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A Navajo man was executed in Arizona on Wednesday.

Clarence Dixon, 66, was convicted of killing a college student in 1978 and is the first person to be executed in the state after a nearly eight-year hiatus in its use of the death penalty.

Dixon was killed by lethal injection Wednesday morning at the state prison in Florence for his murder conviction in the killing of 21-year-old Arizona State University student Deana Bowdoin. According to AP, he is the sixth inmate to be put to death in the United States this year.

The last Native to be executed was Lezmond Mitchell, also Navajo, in 2020. The Navajo Nation has historically opposed the death penalty and spoke out against Mitchell’s execution in 2020.

At that time, according to the Navajo Times, Navajo Nation President Jonathan Nez said the tribe did not expect the federal government to understand the Navajo people’s customs and traditions of hózhǫ and k’é.

“We don’t expect federal officials to understand our strongly held traditions of clan relationship, keeping harmony in our communities, and holding life sacred,” Nez said in a statement. “What we do expect, no, what we demand, is respect for our people, for our tribal Nation, and we will not be pushed aside any longer.”

In Dixon’s case, Navajo Nation Attorney General Doreen McPaul wrote a letter explaining the tribe’s opposition to the death penalty in 2021. The letter came two months after Arizona Attorney General Mark Brnovich filed a notice of intent seeking a warrant of execution.

Two weeks after McPaul’s letter, Brnovich sought to expedite Dixon’s execution but the Arizona Supreme Court denied his request to speed up the execution.

In recent weeks, Dixon’s lawyers have made arguments to the courts to postpone his execution, but judges had so far rejected his argument that he is mentally unfit to be executed and had no rational understanding of why the state wanted to put him to death. Late Tuesday night, Dixon’s lawyers asked the U.S. Supreme Court to review lower-court decisions that denied his request to postpone the execution.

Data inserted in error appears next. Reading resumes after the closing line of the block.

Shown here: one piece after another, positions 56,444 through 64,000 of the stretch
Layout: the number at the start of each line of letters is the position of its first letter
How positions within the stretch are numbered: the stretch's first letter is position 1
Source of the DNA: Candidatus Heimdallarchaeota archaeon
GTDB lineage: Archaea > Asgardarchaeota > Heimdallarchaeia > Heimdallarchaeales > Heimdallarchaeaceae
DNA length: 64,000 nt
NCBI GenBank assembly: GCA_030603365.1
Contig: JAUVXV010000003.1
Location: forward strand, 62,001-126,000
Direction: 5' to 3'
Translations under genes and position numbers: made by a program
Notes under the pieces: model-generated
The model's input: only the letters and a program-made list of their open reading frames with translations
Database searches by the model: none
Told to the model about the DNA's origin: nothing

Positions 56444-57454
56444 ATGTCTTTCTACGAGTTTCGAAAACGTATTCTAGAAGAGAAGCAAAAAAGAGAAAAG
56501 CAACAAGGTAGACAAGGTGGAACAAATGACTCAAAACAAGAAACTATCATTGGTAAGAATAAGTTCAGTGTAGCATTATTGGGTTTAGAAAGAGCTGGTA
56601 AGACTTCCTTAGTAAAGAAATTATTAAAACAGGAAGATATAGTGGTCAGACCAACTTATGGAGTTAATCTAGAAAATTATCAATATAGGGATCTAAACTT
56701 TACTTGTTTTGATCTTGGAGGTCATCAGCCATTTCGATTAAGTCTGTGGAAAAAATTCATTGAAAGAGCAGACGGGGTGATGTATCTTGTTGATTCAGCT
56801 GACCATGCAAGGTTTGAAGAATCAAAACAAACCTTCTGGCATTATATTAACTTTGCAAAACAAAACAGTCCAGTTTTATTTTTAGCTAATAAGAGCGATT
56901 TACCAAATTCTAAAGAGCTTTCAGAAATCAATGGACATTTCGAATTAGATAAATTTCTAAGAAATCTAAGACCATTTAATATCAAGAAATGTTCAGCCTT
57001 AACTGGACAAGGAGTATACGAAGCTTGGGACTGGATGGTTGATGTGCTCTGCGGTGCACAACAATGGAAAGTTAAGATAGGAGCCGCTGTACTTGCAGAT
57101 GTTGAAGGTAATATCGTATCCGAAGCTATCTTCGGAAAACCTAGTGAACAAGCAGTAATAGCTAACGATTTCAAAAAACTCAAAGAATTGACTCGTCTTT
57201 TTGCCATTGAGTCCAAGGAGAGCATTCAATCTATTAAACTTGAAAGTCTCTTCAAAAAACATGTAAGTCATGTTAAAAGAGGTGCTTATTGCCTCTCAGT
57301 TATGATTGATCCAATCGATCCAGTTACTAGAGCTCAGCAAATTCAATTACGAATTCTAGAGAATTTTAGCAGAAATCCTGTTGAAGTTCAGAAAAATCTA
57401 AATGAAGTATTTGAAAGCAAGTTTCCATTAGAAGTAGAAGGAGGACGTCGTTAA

Dixon declined the option of being executed by the gas chamber — a method that hasn’t been used in the United States in more than two decades — after Arizona refurbished its gas chamber in late 2020. Instead, the state executed him with an injection of pentobarbital.

The state’s hiatus in executions was driven by an execution that critics say was botched and the difficulty of finding lethal injection drugs.

The last time Arizona used the death penalty was in July 2014, when Joseph Wood was given 15 doses of a two-drug combination over two hours. Wood gasped more than 600 times before he died.

States including Arizona had struggled to buy execution drugs in recent years after U.S. and European pharmaceutical companies began blocking the use of their products in lethal injections. Authorities have said Bowdoin, who was found dead in her apartment in Tempe, had been raped, stabbed and strangled with a belt.